What protections are human rights defenders afforded?

In December 1998, the United Nations adopted the Declaration on Human Rights Defenders (formally known as the “Declaration on the right and responsibility of individuals, groups and organs of society to promote and protect universally recognized human rights and fundamental freedoms”).  The UN General Assembly adopted the Declaration by consensus, demonstrating the commitment of all the UN member states to respect the rights of human rights defenders. 

The Declaration stresses the importance of individuals and groups who promote human rights and the role of their respective states and governments to afford them legal protection.  It provides specific protections for human rights defenders, including, among many others, to conduct human rights work, to form associations and non-governmental organizations, and to complain about official policies.  The Declaration does not create new rights, but it provides an official articulation of the rights of human rights defenders in a straightforward and universally accepted document.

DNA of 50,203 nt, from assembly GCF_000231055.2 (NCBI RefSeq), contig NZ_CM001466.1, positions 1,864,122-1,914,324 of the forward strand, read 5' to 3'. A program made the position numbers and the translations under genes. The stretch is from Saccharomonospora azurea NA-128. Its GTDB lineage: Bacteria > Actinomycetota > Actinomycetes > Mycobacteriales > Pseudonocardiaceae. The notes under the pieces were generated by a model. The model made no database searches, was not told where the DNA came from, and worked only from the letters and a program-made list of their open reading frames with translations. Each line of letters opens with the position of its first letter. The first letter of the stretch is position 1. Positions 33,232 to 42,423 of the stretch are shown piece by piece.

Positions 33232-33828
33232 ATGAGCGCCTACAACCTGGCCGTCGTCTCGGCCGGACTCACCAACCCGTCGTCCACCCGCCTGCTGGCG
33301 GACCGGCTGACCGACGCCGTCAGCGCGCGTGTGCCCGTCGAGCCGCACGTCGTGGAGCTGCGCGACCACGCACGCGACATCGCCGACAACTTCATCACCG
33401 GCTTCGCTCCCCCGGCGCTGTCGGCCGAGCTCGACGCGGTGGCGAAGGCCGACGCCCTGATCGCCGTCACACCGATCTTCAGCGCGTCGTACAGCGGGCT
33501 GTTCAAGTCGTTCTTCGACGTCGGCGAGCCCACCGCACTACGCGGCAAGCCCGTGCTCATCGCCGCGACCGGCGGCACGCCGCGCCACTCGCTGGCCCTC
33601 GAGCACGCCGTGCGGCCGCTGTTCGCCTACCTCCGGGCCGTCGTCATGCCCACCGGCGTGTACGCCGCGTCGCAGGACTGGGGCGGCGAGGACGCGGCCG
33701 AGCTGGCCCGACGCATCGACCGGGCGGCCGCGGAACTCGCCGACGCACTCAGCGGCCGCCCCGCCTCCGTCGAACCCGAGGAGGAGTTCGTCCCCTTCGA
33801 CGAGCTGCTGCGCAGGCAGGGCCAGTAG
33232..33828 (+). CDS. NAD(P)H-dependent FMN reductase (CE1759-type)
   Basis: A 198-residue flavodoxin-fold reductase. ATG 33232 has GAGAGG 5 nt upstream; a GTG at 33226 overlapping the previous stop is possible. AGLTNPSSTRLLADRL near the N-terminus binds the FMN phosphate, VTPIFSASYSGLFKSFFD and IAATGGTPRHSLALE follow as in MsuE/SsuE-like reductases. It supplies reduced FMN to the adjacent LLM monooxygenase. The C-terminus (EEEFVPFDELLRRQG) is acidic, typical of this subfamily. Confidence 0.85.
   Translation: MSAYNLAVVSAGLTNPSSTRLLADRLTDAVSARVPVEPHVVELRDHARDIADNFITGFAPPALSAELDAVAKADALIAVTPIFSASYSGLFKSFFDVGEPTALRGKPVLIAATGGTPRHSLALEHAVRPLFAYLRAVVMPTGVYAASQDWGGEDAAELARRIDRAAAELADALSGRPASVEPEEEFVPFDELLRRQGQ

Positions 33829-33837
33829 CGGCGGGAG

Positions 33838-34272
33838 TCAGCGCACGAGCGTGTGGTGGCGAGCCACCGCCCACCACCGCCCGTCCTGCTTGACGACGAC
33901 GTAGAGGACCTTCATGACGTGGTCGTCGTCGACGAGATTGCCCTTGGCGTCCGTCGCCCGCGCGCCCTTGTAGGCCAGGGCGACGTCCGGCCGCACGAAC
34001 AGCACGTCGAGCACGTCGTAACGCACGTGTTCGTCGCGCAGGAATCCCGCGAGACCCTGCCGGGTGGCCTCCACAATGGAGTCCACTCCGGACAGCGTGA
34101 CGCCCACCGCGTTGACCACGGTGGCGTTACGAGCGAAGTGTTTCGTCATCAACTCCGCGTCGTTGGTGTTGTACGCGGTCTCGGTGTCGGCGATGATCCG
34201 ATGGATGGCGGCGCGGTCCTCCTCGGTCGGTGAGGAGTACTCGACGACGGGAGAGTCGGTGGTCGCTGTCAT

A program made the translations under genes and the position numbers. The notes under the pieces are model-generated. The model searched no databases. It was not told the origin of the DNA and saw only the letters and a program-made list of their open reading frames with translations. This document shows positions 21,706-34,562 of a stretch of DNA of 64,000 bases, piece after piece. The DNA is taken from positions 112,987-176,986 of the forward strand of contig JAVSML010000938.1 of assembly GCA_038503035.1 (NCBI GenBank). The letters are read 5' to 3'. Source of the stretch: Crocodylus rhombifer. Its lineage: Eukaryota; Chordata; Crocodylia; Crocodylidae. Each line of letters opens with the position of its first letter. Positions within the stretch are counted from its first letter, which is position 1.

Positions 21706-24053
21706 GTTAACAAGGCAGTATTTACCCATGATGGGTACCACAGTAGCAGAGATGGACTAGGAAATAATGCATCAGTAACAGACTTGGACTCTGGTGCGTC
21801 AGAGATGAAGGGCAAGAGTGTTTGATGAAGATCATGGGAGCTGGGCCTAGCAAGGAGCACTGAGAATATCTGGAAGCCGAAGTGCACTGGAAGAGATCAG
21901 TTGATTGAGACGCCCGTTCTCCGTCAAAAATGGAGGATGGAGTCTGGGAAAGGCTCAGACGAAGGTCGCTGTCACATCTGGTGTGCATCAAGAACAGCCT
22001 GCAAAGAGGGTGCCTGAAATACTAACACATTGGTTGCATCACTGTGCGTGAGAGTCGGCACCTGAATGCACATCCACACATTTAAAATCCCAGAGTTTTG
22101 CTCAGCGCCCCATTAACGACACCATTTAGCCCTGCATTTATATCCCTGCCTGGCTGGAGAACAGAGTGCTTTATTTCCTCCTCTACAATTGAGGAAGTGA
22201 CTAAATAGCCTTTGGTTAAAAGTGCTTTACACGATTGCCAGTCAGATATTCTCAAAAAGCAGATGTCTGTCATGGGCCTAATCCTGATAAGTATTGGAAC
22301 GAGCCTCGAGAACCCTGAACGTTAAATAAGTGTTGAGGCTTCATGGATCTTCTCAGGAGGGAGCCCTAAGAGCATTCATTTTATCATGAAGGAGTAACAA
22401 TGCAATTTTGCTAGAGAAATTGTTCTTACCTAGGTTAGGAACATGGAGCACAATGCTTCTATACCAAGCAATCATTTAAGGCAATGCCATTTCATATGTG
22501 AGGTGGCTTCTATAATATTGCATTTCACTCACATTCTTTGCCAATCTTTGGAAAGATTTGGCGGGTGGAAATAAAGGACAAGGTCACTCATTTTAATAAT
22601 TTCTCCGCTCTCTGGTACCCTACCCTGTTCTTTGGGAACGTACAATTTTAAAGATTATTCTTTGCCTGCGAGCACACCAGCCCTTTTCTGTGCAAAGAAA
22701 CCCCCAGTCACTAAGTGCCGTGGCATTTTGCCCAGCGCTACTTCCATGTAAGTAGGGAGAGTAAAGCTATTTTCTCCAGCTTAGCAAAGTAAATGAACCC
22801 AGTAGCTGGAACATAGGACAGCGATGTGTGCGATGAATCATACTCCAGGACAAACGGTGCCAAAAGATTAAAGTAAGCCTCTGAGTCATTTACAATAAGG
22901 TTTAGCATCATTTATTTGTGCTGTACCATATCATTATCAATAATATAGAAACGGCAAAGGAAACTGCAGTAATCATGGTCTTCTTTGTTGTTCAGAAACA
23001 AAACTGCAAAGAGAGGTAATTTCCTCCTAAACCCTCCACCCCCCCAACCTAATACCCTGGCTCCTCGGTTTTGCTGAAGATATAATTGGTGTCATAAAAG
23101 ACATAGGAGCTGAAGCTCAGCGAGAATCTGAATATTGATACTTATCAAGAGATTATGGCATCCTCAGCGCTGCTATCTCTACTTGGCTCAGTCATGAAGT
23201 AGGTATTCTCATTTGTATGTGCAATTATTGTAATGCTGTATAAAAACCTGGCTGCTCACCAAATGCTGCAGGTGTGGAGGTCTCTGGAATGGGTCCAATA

Governments have a responsibility to implement and honor all of the provisions of the Declaration, which lays out in detail the duties of states.  Specifically, states must ensure all citizens are able to enjoy all rights, provide an effective remedy for persons who claim to have been victims of a human rights violation, and investigate cases of human rights violations.  As stated in Article 12 of the Declaration, states have a duty to protect human rights defenders against violence, discrimination, and retaliation.